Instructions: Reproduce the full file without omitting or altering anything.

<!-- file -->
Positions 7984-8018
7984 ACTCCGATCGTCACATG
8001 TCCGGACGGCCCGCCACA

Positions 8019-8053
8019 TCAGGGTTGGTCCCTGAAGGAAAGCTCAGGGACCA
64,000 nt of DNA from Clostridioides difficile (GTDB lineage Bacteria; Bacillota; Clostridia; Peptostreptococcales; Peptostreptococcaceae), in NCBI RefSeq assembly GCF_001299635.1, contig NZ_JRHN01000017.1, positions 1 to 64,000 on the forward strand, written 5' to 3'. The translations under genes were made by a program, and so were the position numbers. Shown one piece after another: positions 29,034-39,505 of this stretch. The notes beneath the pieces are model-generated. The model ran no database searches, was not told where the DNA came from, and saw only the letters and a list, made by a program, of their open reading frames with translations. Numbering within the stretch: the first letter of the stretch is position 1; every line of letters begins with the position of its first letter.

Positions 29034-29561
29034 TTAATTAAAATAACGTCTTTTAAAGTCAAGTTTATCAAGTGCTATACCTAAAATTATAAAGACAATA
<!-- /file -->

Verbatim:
Positions 7984-8018
7984 ACTCCGATCGTCACATG
8001 TCCGGACGGCCCGCCACA

Positions 8019-8053
8019 TCAGGGTTGGTCCCTGAAGGAAAGCTCAGGGACCA
64,000 nt of DNA from Clostridioides difficile (GTDB lineage Bacteria; Bacillota; Clostridia; Peptostreptococcales; Peptostreptococcaceae), in NCBI RefSeq assembly GCF_001299635.1, contig NZ_JRHN01000017.1, positions 1 to 64,000 on the forward strand, written 5' to 3'. The translations under genes were made by a program, and so were the position numbers. Shown one piece after another: positions 29,034-39,505 of this stretch. The notes beneath the pieces are model-generated. The model ran no database searches, was not told where the DNA came from, and saw only the letters and a list, made by a program, of their open reading frames with translations. Numbering within the stretch: the first letter of the stretch is position 1; every line of letters begins with the position of its first letter.

Positions 29034-29561
29034 TTAATTAAAATAACGTCTTTTAAAGTCAAGTTTATCAAGTGCTATACCTAAAATTATAAAGACAATA